Recruiting When Not On A Field: 5 Steps To Emailing a College Soccer Coach
The Coronavirus (and the D-1 Dead Period) are having a significant effect on the college recruiting process. High school soccer players unable to be seen directly by their desired college coaches may be getting anxious about missed recruiting opportunities with these coaches.
Despite being unable to play in front of certain coaches, there are a number of steps you can take to improve your chances of getting recruited. In this article we are going to be talking about how you can send effective emails to college coaches while you’re unable to speak with many of them face to face.
Email is going to be an important communication tool with college coaches during the college recruiting process. Thinking strategically about how to email soccer coaches can be the difference between a successful recruiting conversation and a lack of response, especially during Covid-19. Here are 5 things to keep in mind when emailing college coaches.
1. Don’t make the email all about you
If you want to stand out when you email soccer coaches, don’t send a long list of your accolades and achievements, that is what your resume is for. Instead, tell the soccer coach about his or her school and program! Send a personalized email that makes it clear to the coach that you have researched the college and are familiar with both the team and the academic programs. You can mention a great win of theirs, or their season. Find something that shows them that you are genuinely interested in their soccer program
2. Contact the entire soccer coaching staff
Often players make the mistake of only sending emails to the Head Soccer Coach. The reality is that most Head Coaches are not involved with recruiting in the early stages. Any email that a Head Coach gets will often be forwarded to a Recruiting Coordinator or assistant coach. Email the Head Coach and CC the entire coaching staff so that the Recruiting Coordinator views your email.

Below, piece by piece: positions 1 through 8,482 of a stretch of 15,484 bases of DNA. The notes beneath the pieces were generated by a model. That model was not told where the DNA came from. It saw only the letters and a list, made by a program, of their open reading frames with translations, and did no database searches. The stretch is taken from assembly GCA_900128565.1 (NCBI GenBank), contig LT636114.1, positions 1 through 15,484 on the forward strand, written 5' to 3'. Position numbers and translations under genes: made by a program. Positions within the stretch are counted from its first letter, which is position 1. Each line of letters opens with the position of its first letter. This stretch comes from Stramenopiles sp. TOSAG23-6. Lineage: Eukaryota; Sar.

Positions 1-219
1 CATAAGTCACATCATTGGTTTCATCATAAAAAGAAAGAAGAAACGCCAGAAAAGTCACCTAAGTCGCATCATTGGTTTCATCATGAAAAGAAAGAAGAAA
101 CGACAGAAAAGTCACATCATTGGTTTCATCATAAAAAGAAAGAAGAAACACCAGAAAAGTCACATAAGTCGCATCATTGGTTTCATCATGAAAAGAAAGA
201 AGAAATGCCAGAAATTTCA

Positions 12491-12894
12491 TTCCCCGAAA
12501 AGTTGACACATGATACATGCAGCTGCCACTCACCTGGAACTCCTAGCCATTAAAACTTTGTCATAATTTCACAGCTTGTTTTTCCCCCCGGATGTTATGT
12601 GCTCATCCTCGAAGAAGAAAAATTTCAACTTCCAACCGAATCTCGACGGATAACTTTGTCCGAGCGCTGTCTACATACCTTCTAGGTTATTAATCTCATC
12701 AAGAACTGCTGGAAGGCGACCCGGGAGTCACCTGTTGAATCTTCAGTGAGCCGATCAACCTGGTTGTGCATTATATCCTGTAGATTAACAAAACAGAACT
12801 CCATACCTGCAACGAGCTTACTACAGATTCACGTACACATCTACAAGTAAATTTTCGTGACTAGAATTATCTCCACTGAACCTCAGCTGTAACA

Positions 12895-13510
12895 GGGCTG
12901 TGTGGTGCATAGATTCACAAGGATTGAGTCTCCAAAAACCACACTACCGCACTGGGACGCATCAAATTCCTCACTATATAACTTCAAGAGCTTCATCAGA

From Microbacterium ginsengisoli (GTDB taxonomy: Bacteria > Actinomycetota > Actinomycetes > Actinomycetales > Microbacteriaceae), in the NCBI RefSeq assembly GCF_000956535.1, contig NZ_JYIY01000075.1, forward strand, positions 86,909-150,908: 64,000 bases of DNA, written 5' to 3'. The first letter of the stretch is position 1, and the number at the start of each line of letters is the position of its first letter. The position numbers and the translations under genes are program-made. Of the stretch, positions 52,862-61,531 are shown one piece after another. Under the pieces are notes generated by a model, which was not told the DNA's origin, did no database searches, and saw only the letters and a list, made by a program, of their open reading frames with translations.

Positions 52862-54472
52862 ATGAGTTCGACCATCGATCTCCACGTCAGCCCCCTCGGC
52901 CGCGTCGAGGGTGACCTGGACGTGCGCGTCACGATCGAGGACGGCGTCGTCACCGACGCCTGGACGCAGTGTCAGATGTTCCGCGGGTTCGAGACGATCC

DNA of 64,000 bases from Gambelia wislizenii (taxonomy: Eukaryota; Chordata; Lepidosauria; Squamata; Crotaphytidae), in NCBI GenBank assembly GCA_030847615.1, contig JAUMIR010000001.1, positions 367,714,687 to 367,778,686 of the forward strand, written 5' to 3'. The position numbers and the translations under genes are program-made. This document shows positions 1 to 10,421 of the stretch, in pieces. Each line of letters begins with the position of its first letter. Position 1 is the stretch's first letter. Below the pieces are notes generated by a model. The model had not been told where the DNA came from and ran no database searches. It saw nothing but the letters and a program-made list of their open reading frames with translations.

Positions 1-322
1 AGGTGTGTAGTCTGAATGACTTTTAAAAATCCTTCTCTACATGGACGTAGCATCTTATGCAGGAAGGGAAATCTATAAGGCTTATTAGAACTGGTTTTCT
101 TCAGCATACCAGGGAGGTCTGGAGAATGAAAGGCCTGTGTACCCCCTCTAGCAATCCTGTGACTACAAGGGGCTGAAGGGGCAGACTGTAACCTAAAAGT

3. Make sure the coach’s name is correct
If you are emailing the entire coaching staff, you do not need to include all of their names. Address your email to the Head Coach of the program and make sure to spell their last name correctly. Using a generic title like ‘Coach’ tells the coach that you don’t care enough to send a personal email, so always include his or her last name when first reaching out.
4. Keep your email brief, coaches are very busy.
Soccer coaches probably won’t look at your email for more than a minute, so keep it brief. It will take some time to compose an email that is both personal and concise, but it is worth the extra effort if you really want to stand out from the other recruits in the coaches’ inbox.
5. Follow up!
Following up with a college soccer coach multiple times shows that you care. If you don’t hear back after your first email, follow up within 7-10 days. Make your subject line ‘Just checking in’ or ‘Follow up’ in order to differentiate yourself in a coach’s inbox. College coaches are busy and receive a lot of emails, so persistence is key.
1. Future 500 is working with many top D-1 programs and sending them all of the 11v11 film from our Fall Camps to review and identify players. This will provide great college exposure to D-1 colleges despite the Dead Period. Read more here.
2. Many top colleges are able to watch you live, and are attending Future 500’s Fall Camps. Come play in front of these coaches and have conversations with them in person, to add to your email conversations. Read more see the lists here.
3. Email coaches your high quality film and/or highlight reel obtained from attending one of Future 500’s Fall Camps. Sign up today before spots run out.
Communication during the soccer recruiting process is a marathon not a sprint. Don’t be discouraged if you don’t hear back when you email college coaches at first. Be patient and you’ll soon be in contact with the soccer coaches at your Best Fit schools. Good luck!